sSMCs were found in six (0.4%) cases in the current study. Liehr and Wiese reviewed 132 studies on sSMC with an average prevalence rate of 7.5/10,000 births [15]. The prevalence rate in the present study was higher which most probably was due to selection of only referral cases as well as smaller sample size. Both cases were comprehensively characterized further by molecular cytogenetics. If aCGH would not have been used, case 7 would have been missed as only presence of heterochromatin on the sSMCs.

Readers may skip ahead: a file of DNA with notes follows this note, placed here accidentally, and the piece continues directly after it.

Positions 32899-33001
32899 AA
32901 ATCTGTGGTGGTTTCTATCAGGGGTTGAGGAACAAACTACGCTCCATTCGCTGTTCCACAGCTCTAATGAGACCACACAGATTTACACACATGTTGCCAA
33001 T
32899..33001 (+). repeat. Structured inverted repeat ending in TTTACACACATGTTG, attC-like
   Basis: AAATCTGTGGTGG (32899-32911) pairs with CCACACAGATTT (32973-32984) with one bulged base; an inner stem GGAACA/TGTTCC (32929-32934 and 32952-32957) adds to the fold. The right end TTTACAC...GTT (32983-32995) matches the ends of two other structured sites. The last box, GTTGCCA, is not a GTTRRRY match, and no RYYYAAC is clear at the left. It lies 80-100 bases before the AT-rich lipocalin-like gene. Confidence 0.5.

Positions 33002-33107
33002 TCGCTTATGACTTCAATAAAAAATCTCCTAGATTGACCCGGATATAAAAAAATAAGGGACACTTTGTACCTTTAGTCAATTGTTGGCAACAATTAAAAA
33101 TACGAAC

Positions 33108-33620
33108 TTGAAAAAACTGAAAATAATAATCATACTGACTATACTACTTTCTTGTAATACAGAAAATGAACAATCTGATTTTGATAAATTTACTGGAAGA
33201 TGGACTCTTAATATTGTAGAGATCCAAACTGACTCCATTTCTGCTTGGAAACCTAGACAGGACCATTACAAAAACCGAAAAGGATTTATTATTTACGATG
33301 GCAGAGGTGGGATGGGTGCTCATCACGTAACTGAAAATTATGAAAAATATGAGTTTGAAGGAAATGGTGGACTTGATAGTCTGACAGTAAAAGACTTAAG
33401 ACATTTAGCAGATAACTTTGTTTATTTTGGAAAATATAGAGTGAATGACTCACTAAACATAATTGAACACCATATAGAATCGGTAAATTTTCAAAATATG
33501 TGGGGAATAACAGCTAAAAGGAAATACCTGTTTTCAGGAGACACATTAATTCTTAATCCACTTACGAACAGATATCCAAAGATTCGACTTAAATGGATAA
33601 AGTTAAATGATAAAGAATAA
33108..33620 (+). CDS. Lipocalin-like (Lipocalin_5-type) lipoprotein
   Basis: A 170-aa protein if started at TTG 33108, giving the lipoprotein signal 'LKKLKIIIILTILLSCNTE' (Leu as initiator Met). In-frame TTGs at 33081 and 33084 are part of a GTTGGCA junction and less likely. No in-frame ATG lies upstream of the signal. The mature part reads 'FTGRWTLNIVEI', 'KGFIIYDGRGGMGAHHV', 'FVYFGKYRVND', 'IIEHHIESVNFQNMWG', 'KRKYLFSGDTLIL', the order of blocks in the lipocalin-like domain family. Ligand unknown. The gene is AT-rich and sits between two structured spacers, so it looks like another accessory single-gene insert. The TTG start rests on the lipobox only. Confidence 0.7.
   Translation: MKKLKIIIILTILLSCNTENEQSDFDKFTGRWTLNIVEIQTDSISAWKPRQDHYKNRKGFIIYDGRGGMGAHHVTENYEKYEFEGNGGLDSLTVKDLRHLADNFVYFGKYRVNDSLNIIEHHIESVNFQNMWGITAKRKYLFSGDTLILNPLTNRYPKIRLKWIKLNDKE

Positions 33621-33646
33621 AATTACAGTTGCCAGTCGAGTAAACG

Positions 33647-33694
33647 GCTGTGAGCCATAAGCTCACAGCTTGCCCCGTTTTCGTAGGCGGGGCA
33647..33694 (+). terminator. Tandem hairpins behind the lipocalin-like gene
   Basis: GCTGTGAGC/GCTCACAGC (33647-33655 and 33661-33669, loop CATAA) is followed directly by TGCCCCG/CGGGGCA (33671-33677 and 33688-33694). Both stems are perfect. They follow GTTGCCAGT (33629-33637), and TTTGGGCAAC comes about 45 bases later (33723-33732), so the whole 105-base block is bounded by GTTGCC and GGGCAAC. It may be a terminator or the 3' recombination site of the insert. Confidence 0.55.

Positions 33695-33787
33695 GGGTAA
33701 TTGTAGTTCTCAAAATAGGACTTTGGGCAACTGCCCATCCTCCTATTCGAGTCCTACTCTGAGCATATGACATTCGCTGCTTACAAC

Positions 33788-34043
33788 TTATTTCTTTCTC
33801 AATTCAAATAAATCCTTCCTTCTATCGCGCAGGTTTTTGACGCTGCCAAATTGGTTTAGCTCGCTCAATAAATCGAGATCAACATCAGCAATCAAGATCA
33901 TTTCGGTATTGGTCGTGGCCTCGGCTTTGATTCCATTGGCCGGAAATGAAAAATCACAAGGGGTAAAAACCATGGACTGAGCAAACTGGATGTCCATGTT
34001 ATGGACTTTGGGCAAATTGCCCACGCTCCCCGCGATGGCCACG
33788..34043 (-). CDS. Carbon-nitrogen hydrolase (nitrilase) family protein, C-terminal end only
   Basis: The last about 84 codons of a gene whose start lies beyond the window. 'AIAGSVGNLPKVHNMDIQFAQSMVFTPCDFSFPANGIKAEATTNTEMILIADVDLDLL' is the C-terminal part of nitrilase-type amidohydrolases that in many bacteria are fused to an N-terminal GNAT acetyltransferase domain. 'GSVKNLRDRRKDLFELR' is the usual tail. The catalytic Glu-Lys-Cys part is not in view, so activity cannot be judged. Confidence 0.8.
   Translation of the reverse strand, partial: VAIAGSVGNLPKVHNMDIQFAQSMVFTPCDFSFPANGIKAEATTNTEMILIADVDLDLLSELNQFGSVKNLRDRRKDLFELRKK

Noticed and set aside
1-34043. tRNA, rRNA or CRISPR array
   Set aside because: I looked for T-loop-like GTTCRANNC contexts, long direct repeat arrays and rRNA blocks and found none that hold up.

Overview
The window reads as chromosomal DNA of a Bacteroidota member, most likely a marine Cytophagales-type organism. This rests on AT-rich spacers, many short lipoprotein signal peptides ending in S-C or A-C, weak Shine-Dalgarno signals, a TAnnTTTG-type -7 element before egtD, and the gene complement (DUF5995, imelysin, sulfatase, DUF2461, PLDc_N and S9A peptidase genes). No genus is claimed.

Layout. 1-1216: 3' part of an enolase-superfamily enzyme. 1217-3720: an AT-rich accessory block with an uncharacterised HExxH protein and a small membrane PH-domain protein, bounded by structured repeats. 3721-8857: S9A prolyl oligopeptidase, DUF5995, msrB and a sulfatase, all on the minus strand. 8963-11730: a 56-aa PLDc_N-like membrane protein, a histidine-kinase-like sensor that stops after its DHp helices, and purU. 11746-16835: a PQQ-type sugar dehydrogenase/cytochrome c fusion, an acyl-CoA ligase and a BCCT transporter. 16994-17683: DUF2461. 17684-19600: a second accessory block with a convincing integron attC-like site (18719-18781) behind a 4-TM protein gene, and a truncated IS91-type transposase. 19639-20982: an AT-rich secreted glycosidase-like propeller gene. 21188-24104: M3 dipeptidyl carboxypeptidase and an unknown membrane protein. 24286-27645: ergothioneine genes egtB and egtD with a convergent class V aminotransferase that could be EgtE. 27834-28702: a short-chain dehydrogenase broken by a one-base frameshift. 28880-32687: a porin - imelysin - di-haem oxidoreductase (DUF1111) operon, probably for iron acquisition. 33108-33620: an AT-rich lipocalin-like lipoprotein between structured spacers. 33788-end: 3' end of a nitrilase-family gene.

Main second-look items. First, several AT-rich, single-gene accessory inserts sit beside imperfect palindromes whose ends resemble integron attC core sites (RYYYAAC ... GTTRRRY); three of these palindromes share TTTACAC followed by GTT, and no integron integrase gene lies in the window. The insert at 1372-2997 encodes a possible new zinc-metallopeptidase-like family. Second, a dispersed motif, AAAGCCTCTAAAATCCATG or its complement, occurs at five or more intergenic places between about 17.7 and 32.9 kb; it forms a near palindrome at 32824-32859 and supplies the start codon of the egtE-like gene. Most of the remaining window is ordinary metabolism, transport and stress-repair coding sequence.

Chromosomal deletions in prenatal samples are rare [16,17] as well. Congenital anomaly register data showed the prevalence of microscopically visible deletions in the range of 0.3 to 2/10,000 births [18-20]. In the present study, only two such cases were found. Overall, it is difficult to find out the prevalence rates in a country like India where the rate of illiteracy is high with less priority to health issues.